GUEST OPINION: Success is a choice

By TIM CLARK, guest columnist

The recent community conversation on the status of the Salt Creek Trail reinforces that using ad-hoc teams to identify and manage projects independent of a county strategy and comprehensive planning can be problematic.

The Salt Creek Trail has not been the only county project that has risks that can be eliminated or mitigated through improvements in the planning process.

Without better planning, we will continue to take a reactive “whack-a-mole” approach as issues bubble to the surface.

Current projects include the following:

  • The Salt Creek Trail Project, now 15 years in duration, has been delayed due to objections from affected property owners and elected officials opposed to the use of eminent domain by the state of Indiana.
  • The Bean Blossom wastewater project, now 20 years in duration, was delayed due to lack of alignment and common support of county government leaders and offices.
  • The proposed Maple Leaf music venue is expected to be approved by the end of November. The following entities have accepted responsibility and accountability for all project results: county council, commissioners, convention and visitors commission. The commissioners accepted the League of Women Voters’ request to hold a public meeting to address any questions or concerns that citizens may have with the project.
  • County courthouse compliance with the Americans with Disabilities Act (ADA) is a critical project to accommodate citizens with challenges, but approved and funded solutions have yet to be identified. Improving security is another important requirement.

Project results, be they good or bad, are determined by processes (habits, approaches) that are used in leading and managing the respective project.

An improved process for identifying and managing projects can prevent problems and provide project leaders with the needed support from the community. Successful projects that meet the expectations of the citizens make a positive contribution to our culture and quality of life.

As a certified quality auditor, now semi-retired, I have conducted and supported performance and process reviews in a wide variety of areas and industries. The scope of projects ranged from improving math skills and management issues in elementary and high schools, to assessing compliance of government agencies with financial management controls required by federal and state statutes, to improving national defense-related strategies.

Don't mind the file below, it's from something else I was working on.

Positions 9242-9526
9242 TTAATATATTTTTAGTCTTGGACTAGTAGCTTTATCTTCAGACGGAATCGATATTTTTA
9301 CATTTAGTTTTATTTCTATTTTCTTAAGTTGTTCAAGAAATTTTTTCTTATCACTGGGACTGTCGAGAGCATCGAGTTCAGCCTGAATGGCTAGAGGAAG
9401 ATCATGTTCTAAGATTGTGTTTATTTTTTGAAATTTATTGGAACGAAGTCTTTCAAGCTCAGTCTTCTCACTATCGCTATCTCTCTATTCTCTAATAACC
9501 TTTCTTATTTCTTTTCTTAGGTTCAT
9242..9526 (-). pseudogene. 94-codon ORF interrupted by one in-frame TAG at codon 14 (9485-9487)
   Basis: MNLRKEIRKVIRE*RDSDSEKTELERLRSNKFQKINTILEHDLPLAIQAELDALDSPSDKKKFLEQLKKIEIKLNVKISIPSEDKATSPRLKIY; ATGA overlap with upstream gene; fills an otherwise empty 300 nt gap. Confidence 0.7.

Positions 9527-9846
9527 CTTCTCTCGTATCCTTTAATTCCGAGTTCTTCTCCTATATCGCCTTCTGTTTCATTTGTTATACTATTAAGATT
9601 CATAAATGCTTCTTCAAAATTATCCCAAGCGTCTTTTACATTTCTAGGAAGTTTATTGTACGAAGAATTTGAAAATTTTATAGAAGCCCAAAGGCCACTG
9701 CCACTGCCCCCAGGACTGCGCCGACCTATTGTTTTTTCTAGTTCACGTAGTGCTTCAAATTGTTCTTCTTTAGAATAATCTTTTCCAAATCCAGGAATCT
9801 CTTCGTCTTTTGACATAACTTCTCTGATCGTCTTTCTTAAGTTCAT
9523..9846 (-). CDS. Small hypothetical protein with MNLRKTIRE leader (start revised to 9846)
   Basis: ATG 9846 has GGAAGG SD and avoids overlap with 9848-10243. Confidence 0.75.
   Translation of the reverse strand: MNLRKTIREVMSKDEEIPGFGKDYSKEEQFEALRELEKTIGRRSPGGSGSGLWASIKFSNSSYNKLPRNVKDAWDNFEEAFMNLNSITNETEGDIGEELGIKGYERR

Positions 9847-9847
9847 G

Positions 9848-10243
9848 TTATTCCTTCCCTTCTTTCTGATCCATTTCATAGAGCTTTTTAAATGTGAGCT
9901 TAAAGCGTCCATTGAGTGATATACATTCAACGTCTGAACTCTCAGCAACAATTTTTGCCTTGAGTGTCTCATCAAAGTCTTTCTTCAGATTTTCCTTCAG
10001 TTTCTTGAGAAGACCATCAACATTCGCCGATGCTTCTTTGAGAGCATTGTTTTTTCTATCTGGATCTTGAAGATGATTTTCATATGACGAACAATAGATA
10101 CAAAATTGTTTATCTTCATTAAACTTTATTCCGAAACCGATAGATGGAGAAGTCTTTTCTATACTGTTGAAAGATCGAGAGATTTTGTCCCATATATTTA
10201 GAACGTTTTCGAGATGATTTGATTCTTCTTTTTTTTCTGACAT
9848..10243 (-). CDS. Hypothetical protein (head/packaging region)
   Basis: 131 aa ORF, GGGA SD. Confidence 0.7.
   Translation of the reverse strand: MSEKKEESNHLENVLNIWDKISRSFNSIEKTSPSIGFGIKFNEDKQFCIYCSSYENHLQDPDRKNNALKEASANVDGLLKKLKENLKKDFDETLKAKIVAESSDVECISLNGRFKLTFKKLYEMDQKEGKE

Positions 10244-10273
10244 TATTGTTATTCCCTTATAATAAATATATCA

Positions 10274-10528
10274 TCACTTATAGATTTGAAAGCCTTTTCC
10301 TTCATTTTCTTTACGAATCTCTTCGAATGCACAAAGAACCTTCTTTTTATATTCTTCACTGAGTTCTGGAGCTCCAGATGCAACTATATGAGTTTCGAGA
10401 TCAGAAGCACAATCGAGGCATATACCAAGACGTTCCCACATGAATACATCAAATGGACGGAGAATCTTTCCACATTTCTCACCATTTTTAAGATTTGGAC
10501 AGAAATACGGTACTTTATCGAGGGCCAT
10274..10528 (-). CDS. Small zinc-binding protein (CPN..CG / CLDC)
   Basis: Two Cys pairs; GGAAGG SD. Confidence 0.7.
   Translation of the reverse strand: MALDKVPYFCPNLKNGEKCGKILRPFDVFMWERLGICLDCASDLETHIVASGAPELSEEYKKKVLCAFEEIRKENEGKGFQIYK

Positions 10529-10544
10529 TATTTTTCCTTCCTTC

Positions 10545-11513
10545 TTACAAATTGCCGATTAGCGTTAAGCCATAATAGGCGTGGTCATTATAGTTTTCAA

Process reviews consist of assessing an organization’s processes (habits, approaches) and their respective capabilities in meeting the needs and expectations of the customer and other stakeholders. Findings often supported the adage that “If you always do what you always did, on average, you will usually get what you always got” — 99.73 percent of the time.

In considering needed changes, the overwhelming preference — despite the risks and quality of the outcome — is often to maintain the status quo.

To break the gravitational pull of the old habits, there must be a sense of urgency that change is required to produce the desired result.

Regarding urgency, many rural counties throughout the country, including Brown County, face projected declines in population that contribute to a declining tax base. This decline may require frequent and recurring tax increases and cuts in services unless the situation can be improved.

Indiana counties are funded primarily by property and income tax. New residential and business developments that are supported by the citizenry and will result in increases in the tax base can help mitigate the projected economic decline.

Attracting investors for residential and business developments requires the formulation and updating of a comprehensive (master) plan that reinforces the community vision and values, and includes the immediate and long-range reports and plans necessary to implement the desires of the community.

Elements of master planning could include strategies and plans in the following areas: broadband (Internet), trail systems, wastewater treatment, affordable housing, land use, thoroughfares, tourism and capital improvements.

With a master plan, community leaders can market the plan to private investors and companies can then use the plan to assess their risks and return on investment to seriously evaluate expansion and growth in Brown County.

To help develop support for the right projects, developments requiring taxpayer funding or other support must be guided by the policies and goals specified in the county comprehensive plan.

The current, 14-page comprehensive plan was approved in 2012 and provides general guidance concerning the future of Brown County. Larger counties in Indiana can have more detailed plans that exceed 200 pages. Additional information on this approach is provided by The Indiana Citizens Planners Guide. Another useful guide for developing effective project management plans and schedules is available from the Project Management Institute.

An immediate and incremental change to supplement the county comprehensive plan with the plans from current projects represents a proven strategy.

This change to the status quo will help support elected leaders to maintain required project oversight, engages the citizenry, and ensures the community that actions align with the vision for the county.

This change can take us a step forward in building a master plan that will convince potential new residents and investors that Brown County remains a desirable place to live, work, play and invest!

Tim Clark is a resident of Brown County.